Second, as a matter of U.S. administrative law, the decision by Commerce not to place the data used by Treasury to make its undervaluation determination on the administrative record raises questions of fidelity to basic principles of administrative law. For example, although some of the underlying data used by the Treasury to create its model may be available publicly (such as some IMF data), much of it is not. For example, Treasury estimates of the ‘safe asset index’ and the ‘commodity terms of trade gap’ are not publicly available, and yet are critical to determine the model’s parameters and ultimately the results of the undervaluation.  Another example is that the Treasury model relies upon the concept of ‘desired policies,’ such as the ideal amount of exchange intervention. Departures from this ‘desired policy’ can be a reason for undervaluation in the model, but the data on the administrative record do not reveal at what level Treasury set these desired policies in its model. Without the inclusion of this information on the record, reviewing courts will find it difficult to review whether Commerce’s decision on undervaluation was supported by substantial evidence and was in accordance with law.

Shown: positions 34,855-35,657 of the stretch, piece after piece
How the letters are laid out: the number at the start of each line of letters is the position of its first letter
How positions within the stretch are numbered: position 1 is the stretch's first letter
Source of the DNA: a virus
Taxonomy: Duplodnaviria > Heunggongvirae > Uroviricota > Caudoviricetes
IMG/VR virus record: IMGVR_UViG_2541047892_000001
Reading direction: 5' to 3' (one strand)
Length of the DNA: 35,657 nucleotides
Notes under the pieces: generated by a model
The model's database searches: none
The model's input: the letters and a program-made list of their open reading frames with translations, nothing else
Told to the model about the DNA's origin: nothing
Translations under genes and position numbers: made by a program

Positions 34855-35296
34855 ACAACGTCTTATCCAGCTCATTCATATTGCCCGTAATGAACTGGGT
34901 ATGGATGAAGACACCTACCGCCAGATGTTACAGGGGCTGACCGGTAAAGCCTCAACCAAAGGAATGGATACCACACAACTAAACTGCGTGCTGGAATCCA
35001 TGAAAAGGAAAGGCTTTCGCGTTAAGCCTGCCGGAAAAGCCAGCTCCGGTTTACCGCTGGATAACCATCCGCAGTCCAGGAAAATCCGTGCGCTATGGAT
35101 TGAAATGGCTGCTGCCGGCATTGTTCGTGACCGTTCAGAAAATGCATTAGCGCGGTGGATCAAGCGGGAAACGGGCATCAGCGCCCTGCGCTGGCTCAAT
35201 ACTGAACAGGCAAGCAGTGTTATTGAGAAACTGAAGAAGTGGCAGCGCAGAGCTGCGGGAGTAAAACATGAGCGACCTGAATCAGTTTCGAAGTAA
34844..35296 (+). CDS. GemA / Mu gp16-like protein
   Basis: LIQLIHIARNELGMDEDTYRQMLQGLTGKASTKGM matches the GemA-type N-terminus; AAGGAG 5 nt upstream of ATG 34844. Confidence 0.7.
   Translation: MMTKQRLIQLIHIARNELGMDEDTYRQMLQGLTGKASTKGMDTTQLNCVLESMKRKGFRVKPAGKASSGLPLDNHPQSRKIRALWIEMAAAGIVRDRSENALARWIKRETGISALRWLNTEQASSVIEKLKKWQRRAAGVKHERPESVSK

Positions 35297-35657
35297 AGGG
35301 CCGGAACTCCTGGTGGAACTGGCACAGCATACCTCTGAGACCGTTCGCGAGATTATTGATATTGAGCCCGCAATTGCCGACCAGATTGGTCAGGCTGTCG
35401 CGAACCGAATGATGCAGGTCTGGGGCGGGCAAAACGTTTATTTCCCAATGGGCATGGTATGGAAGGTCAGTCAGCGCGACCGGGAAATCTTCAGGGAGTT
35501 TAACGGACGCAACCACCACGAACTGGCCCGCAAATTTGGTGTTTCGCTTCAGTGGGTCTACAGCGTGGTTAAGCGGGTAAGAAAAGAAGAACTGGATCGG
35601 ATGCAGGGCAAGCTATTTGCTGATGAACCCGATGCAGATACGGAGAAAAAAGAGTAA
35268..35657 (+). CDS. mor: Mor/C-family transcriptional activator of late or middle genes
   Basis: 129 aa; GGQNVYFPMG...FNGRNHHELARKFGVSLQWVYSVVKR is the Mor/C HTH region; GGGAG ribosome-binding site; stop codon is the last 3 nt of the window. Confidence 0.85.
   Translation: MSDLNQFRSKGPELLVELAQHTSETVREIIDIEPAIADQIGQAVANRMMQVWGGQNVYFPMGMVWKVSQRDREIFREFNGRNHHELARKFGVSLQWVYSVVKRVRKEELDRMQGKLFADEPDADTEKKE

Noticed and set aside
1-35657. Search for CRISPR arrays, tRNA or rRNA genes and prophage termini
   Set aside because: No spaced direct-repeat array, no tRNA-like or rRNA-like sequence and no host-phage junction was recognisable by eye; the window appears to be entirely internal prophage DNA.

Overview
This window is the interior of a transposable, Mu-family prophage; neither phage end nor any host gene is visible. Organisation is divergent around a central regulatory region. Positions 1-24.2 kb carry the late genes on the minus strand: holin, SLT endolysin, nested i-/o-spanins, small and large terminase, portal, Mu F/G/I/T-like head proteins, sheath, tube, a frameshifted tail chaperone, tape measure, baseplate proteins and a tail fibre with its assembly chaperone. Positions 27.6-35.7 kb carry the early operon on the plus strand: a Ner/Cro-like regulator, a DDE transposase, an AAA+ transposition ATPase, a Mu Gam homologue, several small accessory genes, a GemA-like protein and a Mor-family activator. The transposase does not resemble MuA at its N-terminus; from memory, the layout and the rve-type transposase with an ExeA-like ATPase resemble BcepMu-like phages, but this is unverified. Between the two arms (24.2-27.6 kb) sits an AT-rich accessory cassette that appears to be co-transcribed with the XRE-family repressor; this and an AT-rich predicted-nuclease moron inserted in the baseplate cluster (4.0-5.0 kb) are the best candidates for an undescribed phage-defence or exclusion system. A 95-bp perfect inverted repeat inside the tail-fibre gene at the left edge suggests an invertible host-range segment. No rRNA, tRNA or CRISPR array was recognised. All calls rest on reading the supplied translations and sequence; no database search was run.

The need for parties to be able to review the data underlying the Treasury analysis is all the more important since Commerce is not obligated to accept Treasury’s recommendation.  Commerce’s regulations state that Commerce “will request that the Secretary for the Treasury provide its evaluation and conclusion as to the determinations {of undervaluation},” As noted above, in this case, Commerce disregarded alternative valuation methodologies proposed by the parties on the grounds that they did not cover the relevant period of investigation.  But parties in future cases could provide contemporaneous alternatives, and if so, Commerce would then be faced with the prospect of deciding which analysis to adopt, and being able to assess the reasonableness of the assumptions made will be a critical component of that analysis.

We anticipate that Commerce will continue to investigate allegations of currency undervaluation as countervailable subsidies, and if so, we will continue to monitor these developments.

focuses his practice on antidumping (AD) and countervailing duty (CVD) investigations and reviews before the US Department of Commerce (DOC) and the US International Trade Commission (ITC) and related litigation before the US Court of International Trade (CIT) and the US Court of Appeals for the Federal Circuit (CAFC).

To read full blog by Steptoe, please click here.